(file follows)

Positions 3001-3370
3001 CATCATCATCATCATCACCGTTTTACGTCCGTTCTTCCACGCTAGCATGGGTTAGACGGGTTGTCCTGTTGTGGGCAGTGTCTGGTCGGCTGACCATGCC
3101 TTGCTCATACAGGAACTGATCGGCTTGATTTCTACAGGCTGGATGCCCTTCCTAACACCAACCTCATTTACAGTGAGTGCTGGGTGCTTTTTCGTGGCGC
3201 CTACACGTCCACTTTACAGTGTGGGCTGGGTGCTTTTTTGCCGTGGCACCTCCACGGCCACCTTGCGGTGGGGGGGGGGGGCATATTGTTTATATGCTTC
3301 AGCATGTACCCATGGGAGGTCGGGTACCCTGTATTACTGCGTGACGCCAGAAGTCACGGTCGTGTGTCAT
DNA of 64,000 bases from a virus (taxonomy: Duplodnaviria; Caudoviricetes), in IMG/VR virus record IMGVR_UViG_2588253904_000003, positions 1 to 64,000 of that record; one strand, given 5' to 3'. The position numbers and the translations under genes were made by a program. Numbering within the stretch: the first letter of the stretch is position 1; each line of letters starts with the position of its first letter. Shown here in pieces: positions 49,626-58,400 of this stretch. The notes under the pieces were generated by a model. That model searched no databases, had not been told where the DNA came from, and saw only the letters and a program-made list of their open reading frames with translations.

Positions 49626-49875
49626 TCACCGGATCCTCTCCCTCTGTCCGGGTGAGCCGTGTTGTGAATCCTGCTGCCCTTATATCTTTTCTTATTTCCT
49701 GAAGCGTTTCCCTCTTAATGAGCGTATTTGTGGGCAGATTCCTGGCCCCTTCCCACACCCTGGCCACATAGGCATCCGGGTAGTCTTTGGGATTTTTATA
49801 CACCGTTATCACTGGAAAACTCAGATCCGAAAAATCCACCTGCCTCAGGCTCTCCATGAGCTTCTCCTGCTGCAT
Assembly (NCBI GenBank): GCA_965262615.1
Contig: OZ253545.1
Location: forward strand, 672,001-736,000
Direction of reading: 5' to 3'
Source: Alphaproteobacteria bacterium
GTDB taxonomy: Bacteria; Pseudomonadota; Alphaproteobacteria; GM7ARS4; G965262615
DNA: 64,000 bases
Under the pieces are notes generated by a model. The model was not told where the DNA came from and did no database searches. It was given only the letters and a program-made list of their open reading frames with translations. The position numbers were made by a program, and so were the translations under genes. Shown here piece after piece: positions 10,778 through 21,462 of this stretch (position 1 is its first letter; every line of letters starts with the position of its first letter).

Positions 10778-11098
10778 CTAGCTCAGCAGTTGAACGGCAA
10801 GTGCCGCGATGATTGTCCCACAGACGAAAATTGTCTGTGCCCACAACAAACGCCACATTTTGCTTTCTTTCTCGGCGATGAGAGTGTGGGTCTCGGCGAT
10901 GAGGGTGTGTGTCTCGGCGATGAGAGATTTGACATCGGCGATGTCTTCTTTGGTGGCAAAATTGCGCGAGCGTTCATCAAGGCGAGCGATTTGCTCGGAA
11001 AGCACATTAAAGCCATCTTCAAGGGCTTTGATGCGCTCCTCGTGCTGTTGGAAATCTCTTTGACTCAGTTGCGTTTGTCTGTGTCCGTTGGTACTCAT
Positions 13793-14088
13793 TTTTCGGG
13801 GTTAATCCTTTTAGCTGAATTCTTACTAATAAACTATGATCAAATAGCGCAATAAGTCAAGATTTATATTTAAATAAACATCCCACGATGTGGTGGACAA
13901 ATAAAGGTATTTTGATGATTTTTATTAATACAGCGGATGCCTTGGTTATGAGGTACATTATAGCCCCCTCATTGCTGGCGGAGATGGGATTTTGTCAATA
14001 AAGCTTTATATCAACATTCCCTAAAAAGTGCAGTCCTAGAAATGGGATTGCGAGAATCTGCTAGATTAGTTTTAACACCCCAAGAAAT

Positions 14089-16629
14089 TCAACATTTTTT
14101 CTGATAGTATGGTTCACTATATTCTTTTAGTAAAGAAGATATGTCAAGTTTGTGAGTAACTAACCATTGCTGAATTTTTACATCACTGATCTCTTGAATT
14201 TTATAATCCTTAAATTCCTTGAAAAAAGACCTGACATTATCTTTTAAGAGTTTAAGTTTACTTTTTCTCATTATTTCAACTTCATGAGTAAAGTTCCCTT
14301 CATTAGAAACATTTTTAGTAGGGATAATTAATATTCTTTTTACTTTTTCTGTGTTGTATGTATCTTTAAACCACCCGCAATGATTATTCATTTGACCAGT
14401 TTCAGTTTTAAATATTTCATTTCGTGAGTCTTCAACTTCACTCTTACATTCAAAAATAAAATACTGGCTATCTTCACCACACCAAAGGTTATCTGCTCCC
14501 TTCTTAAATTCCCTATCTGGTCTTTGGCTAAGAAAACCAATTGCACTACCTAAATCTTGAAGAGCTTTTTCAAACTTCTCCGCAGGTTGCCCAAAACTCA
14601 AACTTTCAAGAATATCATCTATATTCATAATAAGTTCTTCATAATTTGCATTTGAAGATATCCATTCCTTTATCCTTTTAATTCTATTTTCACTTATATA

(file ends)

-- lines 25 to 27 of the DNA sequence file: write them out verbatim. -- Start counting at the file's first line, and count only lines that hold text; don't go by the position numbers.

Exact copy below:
13793 TTTTCGGG
13801 GTTAATCCTTTTAGCTGAATTCTTACTAATAAACTATGATCAAATAGCGCAATAAGTCAAGATTTATATTTAAATAAACATCCCACGATGTGGTGGACAA
13901 ATAAAGGTATTTTGATGATTTTTATTAATACAGCGGATGCCTTGGTTATGAGGTACATTATAGCCCCCTCATTGCTGGCGGAGATGGGATTTTGTCAATA